The Mobile City Council on Tuesday approved a resolution opposing Alabama Senate Bill 349, which would make pharmacies exempt from business license fees based on gross receipts.
Prescription drugs are already exempted from sales tax, but this bill — introduced on Fed. 27 by Sen. Bill Beasley — would also exempt pharmacies from paying business license fees based on total gross sales.
“We shouldn’t give one industry preferential treatment over others,” Council Vice President Levon Manzie said, following a pre-conference meeting.
Councilman John Williams expanded on the bill during the council comment portion of Tuesday’s regular meeting.
“All businesses should pay their fair share to the municipalities in which they reside,” he said. “We are open to discuss with the pharmaceutical industry the rate in which they are taxed.”
Williams explained that pharmacies are currently taxed at a rate that would force them to pay the equivalent of roughly $6,000 for a business license on $5 million in gross receipts.
“If the pharmaceutical industry believes paying $6,000 on $5 million in gross receipts is too much they are free to come and discuss it,” he said. “We don’t think it’s unfair. Every single business in our city, with the exception of banks, have a similar factor.”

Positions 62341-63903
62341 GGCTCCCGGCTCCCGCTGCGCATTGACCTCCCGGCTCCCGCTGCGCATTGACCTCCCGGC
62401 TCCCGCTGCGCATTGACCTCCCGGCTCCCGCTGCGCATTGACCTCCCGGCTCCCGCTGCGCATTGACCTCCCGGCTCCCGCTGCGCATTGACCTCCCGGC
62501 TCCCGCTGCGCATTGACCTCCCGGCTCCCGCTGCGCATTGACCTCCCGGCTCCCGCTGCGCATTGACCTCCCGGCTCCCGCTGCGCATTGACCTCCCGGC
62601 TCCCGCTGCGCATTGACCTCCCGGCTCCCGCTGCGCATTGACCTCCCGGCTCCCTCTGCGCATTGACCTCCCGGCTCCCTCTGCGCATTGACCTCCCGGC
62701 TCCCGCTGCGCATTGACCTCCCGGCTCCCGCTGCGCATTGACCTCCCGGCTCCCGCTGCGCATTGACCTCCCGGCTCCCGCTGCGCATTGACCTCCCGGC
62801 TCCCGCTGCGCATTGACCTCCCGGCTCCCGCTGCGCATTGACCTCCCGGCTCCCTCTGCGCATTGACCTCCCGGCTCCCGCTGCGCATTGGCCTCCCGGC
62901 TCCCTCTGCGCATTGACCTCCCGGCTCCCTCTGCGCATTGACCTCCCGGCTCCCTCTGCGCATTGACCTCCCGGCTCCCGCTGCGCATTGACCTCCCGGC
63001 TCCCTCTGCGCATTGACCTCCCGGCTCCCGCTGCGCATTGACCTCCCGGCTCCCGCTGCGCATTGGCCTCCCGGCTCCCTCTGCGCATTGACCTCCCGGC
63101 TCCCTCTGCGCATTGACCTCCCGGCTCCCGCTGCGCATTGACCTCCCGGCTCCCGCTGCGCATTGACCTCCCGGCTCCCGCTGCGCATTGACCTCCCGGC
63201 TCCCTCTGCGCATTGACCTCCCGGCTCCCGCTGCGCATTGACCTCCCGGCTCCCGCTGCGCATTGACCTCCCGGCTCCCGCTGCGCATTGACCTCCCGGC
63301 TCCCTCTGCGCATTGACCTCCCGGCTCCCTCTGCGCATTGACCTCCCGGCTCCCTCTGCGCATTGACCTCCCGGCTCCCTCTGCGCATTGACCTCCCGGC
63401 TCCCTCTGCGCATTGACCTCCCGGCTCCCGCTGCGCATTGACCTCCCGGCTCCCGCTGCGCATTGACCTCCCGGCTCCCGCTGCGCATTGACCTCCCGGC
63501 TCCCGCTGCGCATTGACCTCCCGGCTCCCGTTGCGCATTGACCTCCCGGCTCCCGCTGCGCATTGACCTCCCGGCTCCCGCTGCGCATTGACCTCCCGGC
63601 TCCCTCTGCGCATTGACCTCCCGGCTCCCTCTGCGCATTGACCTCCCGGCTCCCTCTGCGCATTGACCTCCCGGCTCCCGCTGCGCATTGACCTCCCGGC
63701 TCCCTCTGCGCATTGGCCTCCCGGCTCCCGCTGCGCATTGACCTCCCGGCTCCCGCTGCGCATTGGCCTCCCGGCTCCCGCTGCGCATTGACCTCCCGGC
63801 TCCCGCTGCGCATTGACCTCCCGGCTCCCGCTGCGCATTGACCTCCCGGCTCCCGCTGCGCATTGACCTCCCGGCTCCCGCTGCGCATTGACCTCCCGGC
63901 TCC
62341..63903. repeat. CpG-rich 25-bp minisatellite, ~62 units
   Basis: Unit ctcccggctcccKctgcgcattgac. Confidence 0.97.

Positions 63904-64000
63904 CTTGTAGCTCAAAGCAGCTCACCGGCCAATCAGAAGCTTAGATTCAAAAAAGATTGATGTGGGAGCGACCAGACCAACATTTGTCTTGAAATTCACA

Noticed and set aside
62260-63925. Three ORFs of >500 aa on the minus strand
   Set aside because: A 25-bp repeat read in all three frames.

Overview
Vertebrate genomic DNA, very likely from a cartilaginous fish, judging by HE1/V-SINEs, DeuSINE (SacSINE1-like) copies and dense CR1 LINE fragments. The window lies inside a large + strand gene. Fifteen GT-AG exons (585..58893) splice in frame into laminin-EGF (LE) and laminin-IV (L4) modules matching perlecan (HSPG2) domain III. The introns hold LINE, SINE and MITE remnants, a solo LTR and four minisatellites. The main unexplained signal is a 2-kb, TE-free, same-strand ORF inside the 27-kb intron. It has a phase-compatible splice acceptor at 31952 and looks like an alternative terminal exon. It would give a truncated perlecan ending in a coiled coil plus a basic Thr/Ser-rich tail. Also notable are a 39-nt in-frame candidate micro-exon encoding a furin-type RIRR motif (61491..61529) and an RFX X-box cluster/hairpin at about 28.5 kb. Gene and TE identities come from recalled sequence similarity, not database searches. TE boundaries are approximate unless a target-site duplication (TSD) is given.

The retail side of pharmaceutical businesses would not be impacted by the bill, Williams said.
In other business, the council delayed until April 3 a final decision on the allocation of money to fund a settlement between the city and Waste Management over the disposal of yard debris at Dirt, Inc.
The settlement would allow the city to continue to dump construction and demolition waste at Dirt, Inc. and avoid a new lawsuit from WM. The company previously won a lawsuit against the city’s Solid Waste Authority over breach of a 1994 contract along with a $6 million judgement.
The delay would allow council attorney Wanda Cochran to continue to review more than 20 years of documents related to the agreement. If passed, the agreement would pay WM $348,000 per year. The funds would essentially pay WM, which claims to have a contractual right to construction and demolition waste, and allow the city to continue to use Dirt, Inc.